Accurics study evaluates cloud storage deployments, finds that 93% are misconfigured

A large majority of cloud deployments feature misconfigured storage services, new research has claimed.

Upon analyzing a batch of cloud deployments from a range of different businesses, researchers from Accurics, found that a worrying 93% had misconfigured storage services. The majority also contained at least one network security exposure that had been left open during deployment.

The Accurics team suggests that new trends in poor security management are leading to these exposures as “one in two deployments had unprotected credentials stored in container configuration files”. More worryingly, 41% of the organizations evaluated had left a hardcoded high privilege key in a config file. A breach involving such a key would expose all associated resources. 

A high-profile attack on communications services provider Twilio recently demonstrated the potential danger of cloud storage misconfigurations like those reported by Accuris. In mid-July, an opportunistic attacker accessed a Twilio S3 bucket with public write permissions. The attacker was then able to upload a malicious batch of code that may have been live on Twilio’s CDN for up to 24 hours.

Cloud storage risks

Besides leaving hardcoded keys in configuration files, the Accurics study identified two other commonplace errors made when deploying cloud storage. The first is the use of unnecessarily permissive IAM (Identity and Access Management) policies that could enable an attacker to take control of a sensitive cloud resource.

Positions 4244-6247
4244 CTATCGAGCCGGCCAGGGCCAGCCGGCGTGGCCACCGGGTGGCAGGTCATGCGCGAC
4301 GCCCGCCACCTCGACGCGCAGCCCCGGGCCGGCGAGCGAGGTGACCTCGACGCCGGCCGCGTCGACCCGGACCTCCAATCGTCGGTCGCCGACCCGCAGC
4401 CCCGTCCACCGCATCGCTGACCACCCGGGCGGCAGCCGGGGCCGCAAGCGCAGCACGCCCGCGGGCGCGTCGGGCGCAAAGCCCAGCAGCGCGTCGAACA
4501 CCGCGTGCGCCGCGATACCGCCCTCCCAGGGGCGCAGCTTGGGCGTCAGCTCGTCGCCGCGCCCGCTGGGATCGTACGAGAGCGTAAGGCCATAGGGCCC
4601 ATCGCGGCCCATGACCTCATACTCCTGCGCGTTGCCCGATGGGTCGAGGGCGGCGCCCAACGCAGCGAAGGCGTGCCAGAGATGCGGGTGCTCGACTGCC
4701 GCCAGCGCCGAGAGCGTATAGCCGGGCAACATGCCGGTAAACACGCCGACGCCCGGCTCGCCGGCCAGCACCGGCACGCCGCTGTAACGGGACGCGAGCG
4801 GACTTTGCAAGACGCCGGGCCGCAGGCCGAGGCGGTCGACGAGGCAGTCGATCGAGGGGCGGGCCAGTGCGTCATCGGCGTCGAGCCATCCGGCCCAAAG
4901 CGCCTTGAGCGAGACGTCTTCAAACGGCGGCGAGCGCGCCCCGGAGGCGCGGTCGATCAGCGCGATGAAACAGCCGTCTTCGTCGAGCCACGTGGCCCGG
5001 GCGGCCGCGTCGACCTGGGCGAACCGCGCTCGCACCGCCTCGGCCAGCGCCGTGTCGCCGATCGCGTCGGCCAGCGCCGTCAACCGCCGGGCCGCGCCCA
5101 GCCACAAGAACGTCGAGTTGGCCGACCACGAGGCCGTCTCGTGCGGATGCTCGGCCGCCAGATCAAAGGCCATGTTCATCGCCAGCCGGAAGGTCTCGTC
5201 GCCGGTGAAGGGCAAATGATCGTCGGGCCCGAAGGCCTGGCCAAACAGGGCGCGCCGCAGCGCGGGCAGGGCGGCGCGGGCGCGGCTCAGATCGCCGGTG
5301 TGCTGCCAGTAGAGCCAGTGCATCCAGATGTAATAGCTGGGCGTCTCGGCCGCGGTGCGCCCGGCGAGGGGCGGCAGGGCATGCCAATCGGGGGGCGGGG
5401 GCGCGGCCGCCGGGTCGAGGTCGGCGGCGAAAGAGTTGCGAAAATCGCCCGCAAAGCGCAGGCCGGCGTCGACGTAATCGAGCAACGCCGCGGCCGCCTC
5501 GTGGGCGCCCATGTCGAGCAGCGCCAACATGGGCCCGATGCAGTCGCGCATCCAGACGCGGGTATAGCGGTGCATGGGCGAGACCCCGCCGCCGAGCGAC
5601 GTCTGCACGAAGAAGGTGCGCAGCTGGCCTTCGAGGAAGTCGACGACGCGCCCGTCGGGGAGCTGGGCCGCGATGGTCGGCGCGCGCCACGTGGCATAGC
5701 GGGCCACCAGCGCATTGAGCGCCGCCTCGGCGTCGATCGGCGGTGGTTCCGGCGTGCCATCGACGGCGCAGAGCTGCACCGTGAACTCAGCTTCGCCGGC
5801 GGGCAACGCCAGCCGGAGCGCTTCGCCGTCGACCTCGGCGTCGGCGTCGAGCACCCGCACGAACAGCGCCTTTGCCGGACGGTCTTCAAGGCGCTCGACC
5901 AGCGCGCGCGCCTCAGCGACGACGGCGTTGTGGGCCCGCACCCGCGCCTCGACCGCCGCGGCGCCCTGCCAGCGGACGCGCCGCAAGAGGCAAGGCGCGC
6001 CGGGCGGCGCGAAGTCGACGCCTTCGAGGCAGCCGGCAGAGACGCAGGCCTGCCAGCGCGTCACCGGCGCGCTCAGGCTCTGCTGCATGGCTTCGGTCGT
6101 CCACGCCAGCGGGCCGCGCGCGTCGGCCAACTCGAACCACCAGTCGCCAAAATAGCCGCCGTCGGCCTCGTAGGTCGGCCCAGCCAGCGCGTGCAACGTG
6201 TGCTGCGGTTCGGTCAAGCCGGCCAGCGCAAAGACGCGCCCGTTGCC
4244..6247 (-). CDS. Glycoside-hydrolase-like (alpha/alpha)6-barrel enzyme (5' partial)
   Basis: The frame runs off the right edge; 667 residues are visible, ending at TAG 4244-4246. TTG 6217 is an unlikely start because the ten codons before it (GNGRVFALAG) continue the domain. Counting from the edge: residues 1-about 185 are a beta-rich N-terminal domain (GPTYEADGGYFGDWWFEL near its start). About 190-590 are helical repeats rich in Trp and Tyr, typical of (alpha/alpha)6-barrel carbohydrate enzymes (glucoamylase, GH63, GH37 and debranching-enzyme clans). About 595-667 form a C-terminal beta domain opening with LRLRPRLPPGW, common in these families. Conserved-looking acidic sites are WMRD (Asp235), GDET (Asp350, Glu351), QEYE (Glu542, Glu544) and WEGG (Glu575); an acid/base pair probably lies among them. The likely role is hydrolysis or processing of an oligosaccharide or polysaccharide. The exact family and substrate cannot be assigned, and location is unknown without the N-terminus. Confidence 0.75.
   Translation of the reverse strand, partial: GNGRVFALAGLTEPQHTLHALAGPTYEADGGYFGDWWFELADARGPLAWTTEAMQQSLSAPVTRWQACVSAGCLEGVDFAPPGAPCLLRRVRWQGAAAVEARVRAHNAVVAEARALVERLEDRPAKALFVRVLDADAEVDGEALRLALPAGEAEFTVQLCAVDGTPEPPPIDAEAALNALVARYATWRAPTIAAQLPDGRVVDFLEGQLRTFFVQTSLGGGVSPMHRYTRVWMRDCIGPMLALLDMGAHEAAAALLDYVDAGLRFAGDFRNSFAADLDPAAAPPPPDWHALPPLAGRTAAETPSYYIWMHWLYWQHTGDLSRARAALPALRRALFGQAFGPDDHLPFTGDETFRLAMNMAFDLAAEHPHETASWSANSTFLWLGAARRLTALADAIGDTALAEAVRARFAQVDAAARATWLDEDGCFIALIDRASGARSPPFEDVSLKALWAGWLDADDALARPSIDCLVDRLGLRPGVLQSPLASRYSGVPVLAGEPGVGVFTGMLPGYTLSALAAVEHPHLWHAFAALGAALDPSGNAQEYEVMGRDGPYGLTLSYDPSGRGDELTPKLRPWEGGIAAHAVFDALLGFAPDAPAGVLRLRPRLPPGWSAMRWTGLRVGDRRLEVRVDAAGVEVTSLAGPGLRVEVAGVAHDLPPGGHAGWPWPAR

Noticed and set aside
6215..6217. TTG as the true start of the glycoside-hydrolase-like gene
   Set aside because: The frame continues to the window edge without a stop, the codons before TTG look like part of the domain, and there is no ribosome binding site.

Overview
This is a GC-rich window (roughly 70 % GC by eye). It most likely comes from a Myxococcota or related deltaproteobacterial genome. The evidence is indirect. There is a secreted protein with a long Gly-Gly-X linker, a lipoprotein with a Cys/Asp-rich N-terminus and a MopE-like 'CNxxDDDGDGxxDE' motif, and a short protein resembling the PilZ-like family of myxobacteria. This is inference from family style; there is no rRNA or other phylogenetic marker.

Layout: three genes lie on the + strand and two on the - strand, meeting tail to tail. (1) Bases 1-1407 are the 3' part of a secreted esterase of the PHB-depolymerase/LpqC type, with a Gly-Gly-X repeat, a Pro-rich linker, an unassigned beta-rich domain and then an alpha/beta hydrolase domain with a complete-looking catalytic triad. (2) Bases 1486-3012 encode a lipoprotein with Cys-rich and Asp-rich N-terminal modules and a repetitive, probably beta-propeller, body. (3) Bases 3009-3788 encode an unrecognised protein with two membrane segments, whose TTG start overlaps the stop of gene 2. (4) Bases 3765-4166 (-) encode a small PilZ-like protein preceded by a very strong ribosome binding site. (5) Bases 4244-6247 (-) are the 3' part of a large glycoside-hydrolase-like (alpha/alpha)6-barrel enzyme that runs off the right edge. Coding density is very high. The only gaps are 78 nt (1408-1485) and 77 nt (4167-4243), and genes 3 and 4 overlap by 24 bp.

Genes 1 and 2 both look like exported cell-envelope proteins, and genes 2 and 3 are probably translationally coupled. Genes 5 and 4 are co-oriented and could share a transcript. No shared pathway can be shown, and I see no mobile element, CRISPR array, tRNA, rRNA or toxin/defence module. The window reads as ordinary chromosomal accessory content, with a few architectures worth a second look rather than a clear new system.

The other frequent mistake involved network exposures generated by risky routing rules. Resources that were designated as private were, in fact, commonly exposed due to connections between the private subnets that contained them and public subnets. In fact, in each one of the deployments considered by the study, at least one networking route existed that could be used to access a private subnet from the open internet.  

Accurics noted the “inconvenient truth” that cloud deployments tend to drift away from a secure state over time. This means that cloud infrastructure security must be a focus throughout the lifetime of any deployment. It’s vital that issues are mitigated prior to cloud provisioning, and deployments should be continually monitored for risk once in use.

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